He left Toyota in 2003 to become senior managing director for Michigan-based SPE Investments. Around the same time, Catalina Capital Advisors LLC was created, offering automotive supply chain management consultancy services. Willis is identified as CEO of Catalina Capital Advisors with Catherine Zickfeld as chief financial officer.

Between 2006 and 2011, SPE reportedly acquired 12 international manufacturing facilities with annual revenues of over $150 million. On his resume, Willis is credited with developing SPE’s portfolio strategy to acquire small niche companies at attractive valuations, then applying the Toyota Operating System principles to develop the newly acquired facilities.

Financially troubled Le Atelier Thome Genot (ATG), in Nouzonville, France, was one of the companies acquired by Catalina Capital Advisors in October 2004. Willis became CEO of the new entity, dubbed ATG Catalina.

A page from French newspaper L'Union published Wednesday, Aug. 22, 2012.

According to French media, what reportedly followed was a series of monetary transactions between ATG Catalina and three other companies — Two Harbors Holdings, Catalina Precision Products, and Spring Engineering and Manufacturing. Online sources identify Willis as president of both Two Harbors and Catalina PP, while Spring Engineering is noted as a DBA (“doing business as”) of SPE Investments.

Meanwhile, SPE, Spring, and Catalina PP all list the same business address on Lilley Road in Canton, Mich.

Less than two years later, the facility closed and its assets liquidated. More than 300 workers lost their jobs. The former employees and the unions took their case to the French Commercial Court.

The French newspaper Le Monde reports that an international arrest warrant has been issued for Willis and Zickfeld, who failed to appear at a hearing to answer charges of “possession of stolen property, misuse of corporate funds and bankruptcy by diversion.” As a result, each was convicted in absentia and sentenced on Sept. 8, 2009 to five years in prison and fined 20 million euros by the Correctional Court of Rheims. Journal L’Union ran a photo of Willis, saying that he had “vanished into thin air.”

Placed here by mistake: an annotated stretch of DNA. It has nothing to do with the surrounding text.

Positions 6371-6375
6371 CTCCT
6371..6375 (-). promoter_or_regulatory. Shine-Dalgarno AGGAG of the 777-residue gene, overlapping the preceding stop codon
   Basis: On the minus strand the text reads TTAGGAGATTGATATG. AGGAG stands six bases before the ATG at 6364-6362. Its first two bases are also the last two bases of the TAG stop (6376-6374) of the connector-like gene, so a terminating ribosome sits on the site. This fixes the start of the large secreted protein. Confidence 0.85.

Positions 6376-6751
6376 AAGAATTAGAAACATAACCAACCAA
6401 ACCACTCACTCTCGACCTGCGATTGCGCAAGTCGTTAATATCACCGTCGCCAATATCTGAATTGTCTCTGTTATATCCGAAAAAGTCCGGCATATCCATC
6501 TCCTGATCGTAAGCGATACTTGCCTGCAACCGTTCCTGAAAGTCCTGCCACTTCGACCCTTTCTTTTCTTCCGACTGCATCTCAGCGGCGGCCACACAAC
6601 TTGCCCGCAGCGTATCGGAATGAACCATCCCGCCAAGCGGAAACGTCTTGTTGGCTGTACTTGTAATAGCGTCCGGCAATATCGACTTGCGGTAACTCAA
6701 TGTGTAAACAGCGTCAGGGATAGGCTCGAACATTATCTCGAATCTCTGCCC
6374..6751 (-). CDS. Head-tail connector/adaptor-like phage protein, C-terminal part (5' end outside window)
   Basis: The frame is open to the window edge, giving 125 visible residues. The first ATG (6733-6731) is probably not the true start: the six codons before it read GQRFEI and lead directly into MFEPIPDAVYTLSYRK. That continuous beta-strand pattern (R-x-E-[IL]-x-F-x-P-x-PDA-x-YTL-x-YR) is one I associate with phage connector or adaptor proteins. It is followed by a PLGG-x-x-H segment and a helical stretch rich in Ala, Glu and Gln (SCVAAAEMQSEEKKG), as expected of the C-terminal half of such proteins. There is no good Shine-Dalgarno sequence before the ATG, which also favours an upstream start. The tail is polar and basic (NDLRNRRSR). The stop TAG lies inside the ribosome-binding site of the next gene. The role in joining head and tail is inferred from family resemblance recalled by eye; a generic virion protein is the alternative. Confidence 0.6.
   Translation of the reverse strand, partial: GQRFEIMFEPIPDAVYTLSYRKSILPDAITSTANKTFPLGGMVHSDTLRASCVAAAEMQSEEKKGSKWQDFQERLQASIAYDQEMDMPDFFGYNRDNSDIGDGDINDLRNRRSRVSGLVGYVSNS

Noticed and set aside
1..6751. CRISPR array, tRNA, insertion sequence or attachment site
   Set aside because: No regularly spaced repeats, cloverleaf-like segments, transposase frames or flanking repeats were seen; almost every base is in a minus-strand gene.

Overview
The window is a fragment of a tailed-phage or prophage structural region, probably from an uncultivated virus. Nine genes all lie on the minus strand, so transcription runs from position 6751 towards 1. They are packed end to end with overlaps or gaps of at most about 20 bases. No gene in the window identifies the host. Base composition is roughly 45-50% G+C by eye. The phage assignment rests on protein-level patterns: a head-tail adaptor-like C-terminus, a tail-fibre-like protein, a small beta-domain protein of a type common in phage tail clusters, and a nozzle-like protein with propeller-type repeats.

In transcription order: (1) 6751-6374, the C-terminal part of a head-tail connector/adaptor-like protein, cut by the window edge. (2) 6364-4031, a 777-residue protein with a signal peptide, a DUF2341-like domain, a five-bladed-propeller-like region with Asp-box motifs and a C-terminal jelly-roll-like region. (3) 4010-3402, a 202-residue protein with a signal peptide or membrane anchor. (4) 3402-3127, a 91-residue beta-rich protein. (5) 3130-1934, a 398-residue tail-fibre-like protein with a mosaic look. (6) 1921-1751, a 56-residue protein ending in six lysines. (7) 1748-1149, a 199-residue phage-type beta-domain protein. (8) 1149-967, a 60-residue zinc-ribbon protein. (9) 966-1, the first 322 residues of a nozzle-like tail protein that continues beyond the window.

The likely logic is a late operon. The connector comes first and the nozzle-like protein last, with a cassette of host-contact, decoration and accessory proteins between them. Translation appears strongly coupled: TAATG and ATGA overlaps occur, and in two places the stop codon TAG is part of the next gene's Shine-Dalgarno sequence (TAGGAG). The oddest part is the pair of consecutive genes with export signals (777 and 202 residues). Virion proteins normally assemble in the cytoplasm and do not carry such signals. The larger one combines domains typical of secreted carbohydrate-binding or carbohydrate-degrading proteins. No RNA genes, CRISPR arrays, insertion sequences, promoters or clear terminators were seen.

Willis and Zickfeld made news earlier in March 2009 when Catalina PP abruptly shuttered two auto parts manufacturing plants, Aradco and Aramco, located in Windsor, Ontario, Canada.  Dave Hall, writing for The Windsor Star, reported that more than 80 workers were laid off and were owed $2.4 million in severance and vacation pay. Most of workers had between 10 and 25 years of seniority.

In both France and Canada, the workers staged protests, demanding severance and vacation pay. The French workers put up a sign saying, “Thome-Genot, give us back our dignity, our pride and our jobs.” A labor leader in Canada accused Catalina’s owners of being “criminal.”

The Canadian Broadcasting Company (CBC) reported on Nov. 24, 2009 that members of the Canadian Auto Worker (CAW) union and their supporters picketed the Detroit offices of Comerica Bank to protest the bank’s involvement with Catalina PP.

Comerica subsequently filed a complaint in August 2010 against Catalina PP and last Jan. 26 was awarded a $4.28 million judgment by U.S. District Judge George Caram Steeh in Michigan.

A second suit filed Nov. 17, 2010 by Comerica names Willis, Zickfeld, James R. Jones, Stone Canyon Ventures LP, West Coast Opportunity Fund LLC, and Sand Harbor Investment Company LLC as defendants.